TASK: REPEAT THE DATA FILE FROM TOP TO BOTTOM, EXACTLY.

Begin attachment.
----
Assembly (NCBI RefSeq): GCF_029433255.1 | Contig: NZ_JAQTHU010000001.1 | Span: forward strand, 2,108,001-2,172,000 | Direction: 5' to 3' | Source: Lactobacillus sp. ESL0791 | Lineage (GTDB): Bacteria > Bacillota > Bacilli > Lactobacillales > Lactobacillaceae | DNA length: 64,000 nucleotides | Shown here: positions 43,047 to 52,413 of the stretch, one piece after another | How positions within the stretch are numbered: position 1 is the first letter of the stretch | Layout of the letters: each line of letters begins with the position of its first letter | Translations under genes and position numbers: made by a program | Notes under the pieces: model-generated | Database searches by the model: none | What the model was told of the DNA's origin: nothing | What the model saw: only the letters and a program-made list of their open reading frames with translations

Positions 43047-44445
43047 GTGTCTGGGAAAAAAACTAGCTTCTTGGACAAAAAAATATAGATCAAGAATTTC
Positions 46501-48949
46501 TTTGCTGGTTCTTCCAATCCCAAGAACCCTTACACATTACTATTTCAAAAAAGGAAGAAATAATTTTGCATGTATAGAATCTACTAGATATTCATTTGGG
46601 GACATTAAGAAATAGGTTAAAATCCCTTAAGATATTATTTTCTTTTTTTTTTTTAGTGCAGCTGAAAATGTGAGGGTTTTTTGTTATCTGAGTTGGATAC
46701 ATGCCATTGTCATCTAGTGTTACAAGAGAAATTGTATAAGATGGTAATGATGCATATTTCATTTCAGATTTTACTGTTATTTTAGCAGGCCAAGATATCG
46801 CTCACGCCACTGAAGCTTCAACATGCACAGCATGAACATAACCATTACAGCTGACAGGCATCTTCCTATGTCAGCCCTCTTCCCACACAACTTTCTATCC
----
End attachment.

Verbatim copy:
Assembly (NCBI RefSeq): GCF_029433255.1 | Contig: NZ_JAQTHU010000001.1 | Span: forward strand, 2,108,001-2,172,000 | Direction: 5' to 3' | Source: Lactobacillus sp. ESL0791 | Lineage (GTDB): Bacteria > Bacillota > Bacilli > Lactobacillales > Lactobacillaceae | DNA length: 64,000 nucleotides | Shown here: positions 43,047 to 52,413 of the stretch, one piece after another | How positions within the stretch are numbered: position 1 is the first letter of the stretch | Layout of the letters: each line of letters begins with the position of its first letter | Translations under genes and position numbers: made by a program | Notes under the pieces: model-generated | Database searches by the model: none | What the model was told of the DNA's origin: nothing | What the model saw: only the letters and a program-made list of their open reading frames with translations

Positions 43047-44445
43047 GTGTCTGGGAAAAAAACTAGCTTCTTGGACAAAAAAATATAGATCAAGAATTTC
Positions 46501-48949
46501 TTTGCTGGTTCTTCCAATCCCAAGAACCCTTACACATTACTATTTCAAAAAAGGAAGAAATAATTTTGCATGTATAGAATCTACTAGATATTCATTTGGG
46601 GACATTAAGAAATAGGTTAAAATCCCTTAAGATATTATTTTCTTTTTTTTTTTTAGTGCAGCTGAAAATGTGAGGGTTTTTTGTTATCTGAGTTGGATAC
46701 ATGCCATTGTCATCTAGTGTTACAAGAGAAATTGTATAAGATGGTAATGATGCATATTTCATTTCAGATTTTACTGTTATTTTAGCAGGCCAAGATATCG
46801 CTCACGCCACTGAAGCTTCAACATGCACAGCATGAACATAACCATTACAGCTGACAGGCATCTTCCTATGTCAGCCCTCTTCCCACACAACTTTCTATCC